Category Archives: McDonald’s

An unpleasant surprise from McDonald’s: Cleaning Liquid in Tea

Screen Shot 2015-03-02 at 12.01.57 PMWhen you order an iced tea, you’re not expecting to get anything extra in the cup.

An Indianapolis police officer took a sip of McDonald’s iced tea last weekend and wound up in the hospital because the drink apparently was contaminated with cleaning chemicals.

Reserve Officer Paul Watkins went to the McDonald’s at around 10 p.m. Saturday night for a self-serve tea before his shift, his wife Jerilyn Watkins said, adding that she wasn’t with him at the time and his lawyer advised him not to speak to the media.

He filled his cup halfway with unsweetened tea and went to fill the rest with sweetened tea when he noticed it looked dark, she said. He took the lid off the dispenser to take a look and determined it was OK.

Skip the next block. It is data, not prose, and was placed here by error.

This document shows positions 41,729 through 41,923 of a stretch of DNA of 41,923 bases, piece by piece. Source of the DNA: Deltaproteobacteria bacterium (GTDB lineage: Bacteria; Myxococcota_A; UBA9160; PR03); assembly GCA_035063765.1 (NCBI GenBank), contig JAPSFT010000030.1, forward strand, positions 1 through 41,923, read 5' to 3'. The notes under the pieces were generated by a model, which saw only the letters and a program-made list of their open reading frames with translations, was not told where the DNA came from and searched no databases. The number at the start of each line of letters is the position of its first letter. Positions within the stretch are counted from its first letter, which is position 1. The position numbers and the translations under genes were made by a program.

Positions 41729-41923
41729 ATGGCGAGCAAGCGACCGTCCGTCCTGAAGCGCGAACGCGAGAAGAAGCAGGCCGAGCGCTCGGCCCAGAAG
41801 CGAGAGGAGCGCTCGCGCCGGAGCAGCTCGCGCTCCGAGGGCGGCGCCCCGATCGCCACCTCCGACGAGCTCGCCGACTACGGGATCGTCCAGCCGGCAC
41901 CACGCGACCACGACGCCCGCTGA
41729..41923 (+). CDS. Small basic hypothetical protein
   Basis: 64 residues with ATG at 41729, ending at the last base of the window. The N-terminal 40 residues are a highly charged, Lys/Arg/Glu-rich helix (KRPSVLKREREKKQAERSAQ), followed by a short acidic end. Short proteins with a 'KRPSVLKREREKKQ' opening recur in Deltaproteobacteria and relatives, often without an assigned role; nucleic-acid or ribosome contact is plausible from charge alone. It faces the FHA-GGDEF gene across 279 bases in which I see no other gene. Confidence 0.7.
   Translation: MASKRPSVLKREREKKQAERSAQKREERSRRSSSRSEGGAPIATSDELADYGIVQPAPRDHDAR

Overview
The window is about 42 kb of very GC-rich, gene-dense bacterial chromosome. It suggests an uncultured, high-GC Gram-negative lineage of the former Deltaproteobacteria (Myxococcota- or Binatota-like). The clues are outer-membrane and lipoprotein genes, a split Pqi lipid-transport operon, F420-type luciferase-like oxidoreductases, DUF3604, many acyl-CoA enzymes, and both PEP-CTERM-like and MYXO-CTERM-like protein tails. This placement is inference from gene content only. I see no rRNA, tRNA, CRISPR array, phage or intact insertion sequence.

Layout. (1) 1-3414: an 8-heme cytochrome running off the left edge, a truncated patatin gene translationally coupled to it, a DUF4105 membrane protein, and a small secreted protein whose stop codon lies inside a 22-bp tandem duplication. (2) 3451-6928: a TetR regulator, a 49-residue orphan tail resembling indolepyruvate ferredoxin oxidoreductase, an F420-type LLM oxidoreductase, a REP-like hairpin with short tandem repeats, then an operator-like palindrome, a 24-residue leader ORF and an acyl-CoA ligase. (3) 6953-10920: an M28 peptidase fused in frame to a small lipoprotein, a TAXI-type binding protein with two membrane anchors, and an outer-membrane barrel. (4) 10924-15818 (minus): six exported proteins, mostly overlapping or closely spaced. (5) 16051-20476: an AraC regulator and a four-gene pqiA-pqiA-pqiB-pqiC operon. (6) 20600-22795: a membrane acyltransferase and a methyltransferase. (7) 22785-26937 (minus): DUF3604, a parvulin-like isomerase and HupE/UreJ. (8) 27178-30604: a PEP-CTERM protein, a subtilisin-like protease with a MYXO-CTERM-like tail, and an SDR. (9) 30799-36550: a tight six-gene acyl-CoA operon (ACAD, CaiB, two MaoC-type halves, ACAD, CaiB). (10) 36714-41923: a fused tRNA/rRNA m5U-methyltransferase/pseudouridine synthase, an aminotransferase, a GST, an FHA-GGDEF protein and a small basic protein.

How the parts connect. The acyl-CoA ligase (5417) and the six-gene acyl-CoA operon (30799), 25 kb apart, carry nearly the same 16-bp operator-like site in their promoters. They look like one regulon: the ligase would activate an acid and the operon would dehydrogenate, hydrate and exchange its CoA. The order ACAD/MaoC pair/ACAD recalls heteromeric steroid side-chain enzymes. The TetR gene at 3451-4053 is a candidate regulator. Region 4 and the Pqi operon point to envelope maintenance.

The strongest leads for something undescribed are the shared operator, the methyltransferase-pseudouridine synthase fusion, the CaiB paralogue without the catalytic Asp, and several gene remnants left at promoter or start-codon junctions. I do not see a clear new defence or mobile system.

“He filled his cup and took a big gulp and immediately his throat started burning down into his chest,” Jerilyn Watkins said, adding that he called her from the car and told him he felt as though he’d just drank “bleach.”

The owner of the McDonald’s where Watkins was served, Elizabeth Henry, issued the following statement: “Serving my customers safe, high quality food and beverages is a top priority at our restaurants. We take this claim very seriously and are looking into the matter.”

Emails to McDonald’s corporate communications office seeking additional comment were not returned.

Watkins immediately spit out the tea and told the girl behind the counter that there was something wrong, Jerilyn Watkins said. The manager then told him the employees had put a cleaning solution into the tea dispenser and they had forgotten to put a cup over the nozzle, Jerilyn Watkins said.